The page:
However, after he makes it clear that they have no right to question God, he relents and gives them biblical proof that the Gentiles were always intended to be part of their Abrahamic family, that the promise to Abraham was never meant to be via his blood, but via God’s promise and sealed through Abraham’s faith. Also, he shows that the physical, genetic offspring of Abraham was disobedient to God and that only a small remnant would actually be saved. Paul shows the Old Testament verses that clearly prove that Gentiles were always part of God’s plans. These verses proved that more than just the genetic bloodline from Abraham needed to be included in the promise of God in order to fulfill the prophecy of ‘as many as the number of stars’ as his children.
Further, Paul brings up the pot analogy in order to tell the Roman Christians to be patient with the return of Christ. He proposes the idea that perhaps God is waiting this long, and is being this patient with the non-believers (‘pots meant for destruction’) in order ‘to make the riches of his glory known’ to the Christians (his special pots).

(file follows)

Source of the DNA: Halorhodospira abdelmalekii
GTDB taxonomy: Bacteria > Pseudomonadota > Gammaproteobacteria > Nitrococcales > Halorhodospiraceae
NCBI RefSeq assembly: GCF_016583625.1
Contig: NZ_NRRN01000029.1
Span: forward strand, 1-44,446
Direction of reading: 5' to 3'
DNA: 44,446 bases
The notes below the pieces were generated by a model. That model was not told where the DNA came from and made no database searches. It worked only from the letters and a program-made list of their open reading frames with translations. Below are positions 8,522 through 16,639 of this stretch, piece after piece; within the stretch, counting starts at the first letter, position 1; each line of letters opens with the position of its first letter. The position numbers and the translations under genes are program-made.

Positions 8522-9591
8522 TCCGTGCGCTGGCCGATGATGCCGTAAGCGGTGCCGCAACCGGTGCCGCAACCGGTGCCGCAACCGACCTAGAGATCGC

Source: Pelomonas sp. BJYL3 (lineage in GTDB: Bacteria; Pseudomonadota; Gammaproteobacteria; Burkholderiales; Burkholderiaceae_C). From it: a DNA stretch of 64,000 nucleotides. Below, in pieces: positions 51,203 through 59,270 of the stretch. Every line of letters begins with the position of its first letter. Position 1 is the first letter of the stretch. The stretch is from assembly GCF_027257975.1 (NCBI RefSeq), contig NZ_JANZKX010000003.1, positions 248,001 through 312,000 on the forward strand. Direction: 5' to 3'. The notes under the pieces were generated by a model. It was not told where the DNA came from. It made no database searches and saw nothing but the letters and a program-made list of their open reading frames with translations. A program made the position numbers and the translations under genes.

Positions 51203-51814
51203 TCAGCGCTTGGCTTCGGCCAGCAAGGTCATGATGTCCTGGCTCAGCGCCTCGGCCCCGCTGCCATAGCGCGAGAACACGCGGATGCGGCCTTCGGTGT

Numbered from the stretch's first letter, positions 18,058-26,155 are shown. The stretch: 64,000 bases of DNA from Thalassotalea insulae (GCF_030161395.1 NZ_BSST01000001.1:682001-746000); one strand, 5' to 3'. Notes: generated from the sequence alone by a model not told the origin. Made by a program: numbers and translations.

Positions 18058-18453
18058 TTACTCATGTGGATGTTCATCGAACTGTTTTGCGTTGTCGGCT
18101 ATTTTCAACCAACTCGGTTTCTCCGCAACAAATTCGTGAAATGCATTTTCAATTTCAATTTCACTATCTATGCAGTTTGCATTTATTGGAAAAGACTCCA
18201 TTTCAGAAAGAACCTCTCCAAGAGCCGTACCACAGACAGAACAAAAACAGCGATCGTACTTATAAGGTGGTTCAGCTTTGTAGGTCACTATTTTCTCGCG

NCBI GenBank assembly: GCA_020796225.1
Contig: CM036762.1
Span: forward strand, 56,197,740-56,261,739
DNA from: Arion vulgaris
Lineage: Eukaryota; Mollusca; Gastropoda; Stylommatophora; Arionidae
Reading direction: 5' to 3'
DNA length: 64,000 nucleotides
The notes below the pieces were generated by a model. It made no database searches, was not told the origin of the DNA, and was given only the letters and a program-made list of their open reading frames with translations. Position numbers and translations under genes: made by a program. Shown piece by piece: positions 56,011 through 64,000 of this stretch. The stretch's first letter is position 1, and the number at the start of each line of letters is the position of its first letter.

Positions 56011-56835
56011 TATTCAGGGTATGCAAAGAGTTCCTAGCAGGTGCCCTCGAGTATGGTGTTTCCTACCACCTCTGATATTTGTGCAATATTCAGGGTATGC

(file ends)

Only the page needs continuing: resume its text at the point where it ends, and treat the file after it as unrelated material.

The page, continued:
22 What if God, although choosing to show his wrath and make his power known, bore with great patience the objects of his wrath—prepared for destruction? 23 What if he did this to make the riches of his glory known to the objects of his mercy, whom he prepared in advance for glory— 24 even us, whom he also called, not only from the Jews but also from the Gentiles?
In other words, God is displaying his majesty, love, patience, and other wonderful characteristics by being patient with the unsaved so that we, his saved Children can witness it. We are to watch and to learn from God’s example toward them.
I don’t believe Romans 9 was ever written to divide mankind into two kinds of pots, but rather, to help us understand God’s infinite love for ALL his pots- even those who are ‘destined’ for the fire. Even for those, he has great patience. This is in accordance with 2 Peter 3:9